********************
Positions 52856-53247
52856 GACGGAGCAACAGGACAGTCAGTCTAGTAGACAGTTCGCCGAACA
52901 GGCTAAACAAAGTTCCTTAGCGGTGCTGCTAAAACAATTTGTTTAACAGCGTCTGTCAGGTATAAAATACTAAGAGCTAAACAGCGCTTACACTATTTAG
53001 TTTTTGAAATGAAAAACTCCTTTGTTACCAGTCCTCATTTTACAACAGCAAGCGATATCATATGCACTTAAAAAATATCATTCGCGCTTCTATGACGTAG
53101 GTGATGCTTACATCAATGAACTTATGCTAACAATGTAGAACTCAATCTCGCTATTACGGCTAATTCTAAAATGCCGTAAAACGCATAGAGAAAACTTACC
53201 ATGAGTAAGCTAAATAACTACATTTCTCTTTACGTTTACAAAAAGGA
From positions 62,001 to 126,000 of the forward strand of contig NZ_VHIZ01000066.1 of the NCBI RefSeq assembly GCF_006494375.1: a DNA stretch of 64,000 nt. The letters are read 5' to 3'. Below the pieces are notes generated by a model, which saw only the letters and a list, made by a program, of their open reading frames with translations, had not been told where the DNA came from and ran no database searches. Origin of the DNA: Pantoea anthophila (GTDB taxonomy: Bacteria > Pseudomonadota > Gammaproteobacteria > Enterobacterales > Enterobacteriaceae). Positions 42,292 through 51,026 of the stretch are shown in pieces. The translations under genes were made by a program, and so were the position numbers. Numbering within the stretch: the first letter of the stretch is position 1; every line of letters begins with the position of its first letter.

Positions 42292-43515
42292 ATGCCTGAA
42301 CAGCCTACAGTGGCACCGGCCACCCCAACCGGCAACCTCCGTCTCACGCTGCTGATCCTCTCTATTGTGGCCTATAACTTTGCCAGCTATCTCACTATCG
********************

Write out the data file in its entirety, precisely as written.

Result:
Positions 52856-53247
52856 GACGGAGCAACAGGACAGTCAGTCTAGTAGACAGTTCGCCGAACA
52901 GGCTAAACAAAGTTCCTTAGCGGTGCTGCTAAAACAATTTGTTTAACAGCGTCTGTCAGGTATAAAATACTAAGAGCTAAACAGCGCTTACACTATTTAG
53001 TTTTTGAAATGAAAAACTCCTTTGTTACCAGTCCTCATTTTACAACAGCAAGCGATATCATATGCACTTAAAAAATATCATTCGCGCTTCTATGACGTAG
53101 GTGATGCTTACATCAATGAACTTATGCTAACAATGTAGAACTCAATCTCGCTATTACGGCTAATTCTAAAATGCCGTAAAACGCATAGAGAAAACTTACC
53201 ATGAGTAAGCTAAATAACTACATTTCTCTTTACGTTTACAAAAAGGA
From positions 62,001 to 126,000 of the forward strand of contig NZ_VHIZ01000066.1 of the NCBI RefSeq assembly GCF_006494375.1: a DNA stretch of 64,000 nt. The letters are read 5' to 3'. Below the pieces are notes generated by a model, which saw only the letters and a list, made by a program, of their open reading frames with translations, had not been told where the DNA came from and ran no database searches. Origin of the DNA: Pantoea anthophila (GTDB taxonomy: Bacteria > Pseudomonadota > Gammaproteobacteria > Enterobacterales > Enterobacteriaceae). Positions 42,292 through 51,026 of the stretch are shown in pieces. The translations under genes were made by a program, and so were the position numbers. Numbering within the stretch: the first letter of the stretch is position 1; every line of letters begins with the position of its first letter.

Positions 42292-43515
42292 ATGCCTGAA
42301 CAGCCTACAGTGGCACCGGCCACCCCAACCGGCAACCTCCGTCTCACGCTGCTGATCCTCTCTATTGTGGCCTATAACTTTGCCAGCTATCTCACTATCG